If you’re an iPhone user, you probably are unaware of all the different ways that shady apps can take advantage of Android device users — particularly those who aren’t the most technically savvy.
Take, for example, so-called “booster apps” which purport to speed up an Android device or help it save battery life. Other than force-clearing a RAM cache, there aren’t really many actual ways for these apps to improve performance. Instead, they just take advantage of their users through legitimate and illegitimate means.
Some apps can even show users fullscreen popups when the app itself is in the background, or create their own lock screens so that users have to navigate multiple menus just to open their phones.
That may sound almost unbelievable to an iPhone owner. But the average iOS user is likely blissfully ignorant of the downsides to a more “open” system like Android.
Apple’s mobile operating system is famous for being a “walled-garden” that sandboxes each app and restricts what kind of system and third-party services are available to it.
Some people knock the walled-garden. But it goes a lot way toward protecting a user’s security and privacy. And that’s especially true for users who have no idea whether their phone uses a closed or open system in the first place.
There are even reports of users who have four or five “booster apps” on their devices.
Nobody needs or benefits from having that many apps competing with each other — the result is worse battery life and slower performance.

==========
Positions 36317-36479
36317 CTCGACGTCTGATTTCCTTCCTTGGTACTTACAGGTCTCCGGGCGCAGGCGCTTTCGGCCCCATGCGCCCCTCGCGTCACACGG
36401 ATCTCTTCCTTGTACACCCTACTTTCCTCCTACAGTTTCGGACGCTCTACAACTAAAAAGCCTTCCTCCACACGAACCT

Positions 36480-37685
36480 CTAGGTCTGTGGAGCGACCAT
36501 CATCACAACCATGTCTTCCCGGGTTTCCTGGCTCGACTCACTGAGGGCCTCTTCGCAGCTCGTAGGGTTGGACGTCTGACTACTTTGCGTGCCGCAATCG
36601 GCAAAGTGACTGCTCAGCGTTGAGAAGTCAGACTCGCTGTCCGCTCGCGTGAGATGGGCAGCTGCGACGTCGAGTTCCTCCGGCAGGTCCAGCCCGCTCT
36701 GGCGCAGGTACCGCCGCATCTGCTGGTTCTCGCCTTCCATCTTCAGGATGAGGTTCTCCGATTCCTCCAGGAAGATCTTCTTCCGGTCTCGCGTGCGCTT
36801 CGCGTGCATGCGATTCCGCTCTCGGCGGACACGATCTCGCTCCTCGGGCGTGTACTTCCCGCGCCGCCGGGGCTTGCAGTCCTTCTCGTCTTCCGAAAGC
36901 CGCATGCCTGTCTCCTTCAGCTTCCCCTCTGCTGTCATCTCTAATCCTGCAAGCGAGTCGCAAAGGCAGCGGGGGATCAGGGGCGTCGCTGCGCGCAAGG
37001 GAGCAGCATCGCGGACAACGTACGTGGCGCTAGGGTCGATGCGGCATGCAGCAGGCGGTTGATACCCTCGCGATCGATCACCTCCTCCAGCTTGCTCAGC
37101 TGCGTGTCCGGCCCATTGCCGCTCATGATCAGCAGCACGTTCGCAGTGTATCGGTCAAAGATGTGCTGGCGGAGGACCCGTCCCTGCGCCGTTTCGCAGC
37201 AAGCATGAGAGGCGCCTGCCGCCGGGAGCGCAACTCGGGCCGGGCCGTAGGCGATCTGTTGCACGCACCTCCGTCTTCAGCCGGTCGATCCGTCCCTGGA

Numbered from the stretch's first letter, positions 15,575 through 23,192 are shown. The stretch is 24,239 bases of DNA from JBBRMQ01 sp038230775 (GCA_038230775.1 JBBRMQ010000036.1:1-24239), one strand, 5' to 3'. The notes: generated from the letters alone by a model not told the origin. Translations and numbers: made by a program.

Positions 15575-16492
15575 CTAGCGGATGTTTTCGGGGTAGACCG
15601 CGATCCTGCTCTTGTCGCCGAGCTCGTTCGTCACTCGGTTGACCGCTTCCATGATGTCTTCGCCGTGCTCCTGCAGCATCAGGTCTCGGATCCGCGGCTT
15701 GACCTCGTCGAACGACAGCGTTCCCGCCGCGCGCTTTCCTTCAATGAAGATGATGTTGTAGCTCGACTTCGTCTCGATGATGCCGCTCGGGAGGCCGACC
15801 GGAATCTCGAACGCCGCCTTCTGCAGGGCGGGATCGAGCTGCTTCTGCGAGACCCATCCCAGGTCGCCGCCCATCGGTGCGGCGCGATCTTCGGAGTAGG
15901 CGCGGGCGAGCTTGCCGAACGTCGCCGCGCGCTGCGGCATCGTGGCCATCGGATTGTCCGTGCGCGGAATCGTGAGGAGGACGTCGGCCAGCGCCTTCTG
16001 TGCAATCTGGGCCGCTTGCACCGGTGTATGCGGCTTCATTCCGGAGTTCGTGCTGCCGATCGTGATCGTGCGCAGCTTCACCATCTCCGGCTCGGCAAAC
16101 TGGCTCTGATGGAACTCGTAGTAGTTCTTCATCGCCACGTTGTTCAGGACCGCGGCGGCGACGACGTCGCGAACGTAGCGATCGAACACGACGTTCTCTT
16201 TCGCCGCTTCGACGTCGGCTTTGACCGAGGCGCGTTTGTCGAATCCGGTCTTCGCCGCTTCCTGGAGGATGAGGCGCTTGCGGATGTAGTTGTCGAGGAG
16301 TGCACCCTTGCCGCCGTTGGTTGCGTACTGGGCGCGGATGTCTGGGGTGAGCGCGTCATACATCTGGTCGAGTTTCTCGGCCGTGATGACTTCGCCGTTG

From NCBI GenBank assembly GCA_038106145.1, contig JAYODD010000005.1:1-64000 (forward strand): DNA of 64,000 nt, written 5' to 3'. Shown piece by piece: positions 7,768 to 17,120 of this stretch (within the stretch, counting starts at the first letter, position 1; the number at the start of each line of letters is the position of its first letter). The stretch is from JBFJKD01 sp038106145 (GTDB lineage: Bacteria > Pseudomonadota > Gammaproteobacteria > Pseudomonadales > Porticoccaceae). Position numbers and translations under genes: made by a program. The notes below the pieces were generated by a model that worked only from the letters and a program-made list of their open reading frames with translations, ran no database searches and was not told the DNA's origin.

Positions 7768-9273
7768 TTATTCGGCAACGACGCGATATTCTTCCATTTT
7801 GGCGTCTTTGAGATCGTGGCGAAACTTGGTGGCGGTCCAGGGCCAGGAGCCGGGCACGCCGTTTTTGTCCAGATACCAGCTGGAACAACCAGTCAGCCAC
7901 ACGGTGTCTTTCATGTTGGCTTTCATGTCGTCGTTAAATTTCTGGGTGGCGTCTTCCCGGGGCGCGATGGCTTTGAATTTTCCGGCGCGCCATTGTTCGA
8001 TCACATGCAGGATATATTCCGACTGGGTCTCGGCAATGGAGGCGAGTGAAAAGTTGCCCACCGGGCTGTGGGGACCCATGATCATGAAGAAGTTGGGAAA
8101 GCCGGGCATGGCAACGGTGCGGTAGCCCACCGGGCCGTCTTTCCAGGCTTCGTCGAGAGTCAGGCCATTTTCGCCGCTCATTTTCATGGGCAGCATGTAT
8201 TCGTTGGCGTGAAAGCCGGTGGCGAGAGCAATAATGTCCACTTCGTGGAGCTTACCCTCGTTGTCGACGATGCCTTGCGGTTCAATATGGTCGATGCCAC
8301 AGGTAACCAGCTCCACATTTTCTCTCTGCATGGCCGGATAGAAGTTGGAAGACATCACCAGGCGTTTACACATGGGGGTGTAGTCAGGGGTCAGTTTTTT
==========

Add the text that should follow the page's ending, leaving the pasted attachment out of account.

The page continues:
These booster apps aren’t the only way that a malicious developer can prey on users. Just take apps that secretly mine cryptocurrency in the background. Not for the user, but for the developer instead.
That’s where Apple’s second defense against shady apps comes into play: the app review process.
While maliciously-leaning apps do sometimes sneak past Apple’s gatekeepers, most apps can’t bypass the stringent developer guidelines. The result is an App Store where shady “booster apps” are basically nonexistent.
To be clear, there are legitimate Android cleaning tools out there. And there are some well-reviewed “booster apps” on the iOS App Store.
But telling the difference between a legitimate app and a shady one isn’t always the simplest thing to do. Luckily, Apple’s systems have done most of the work for its users — and they’re better off because of it.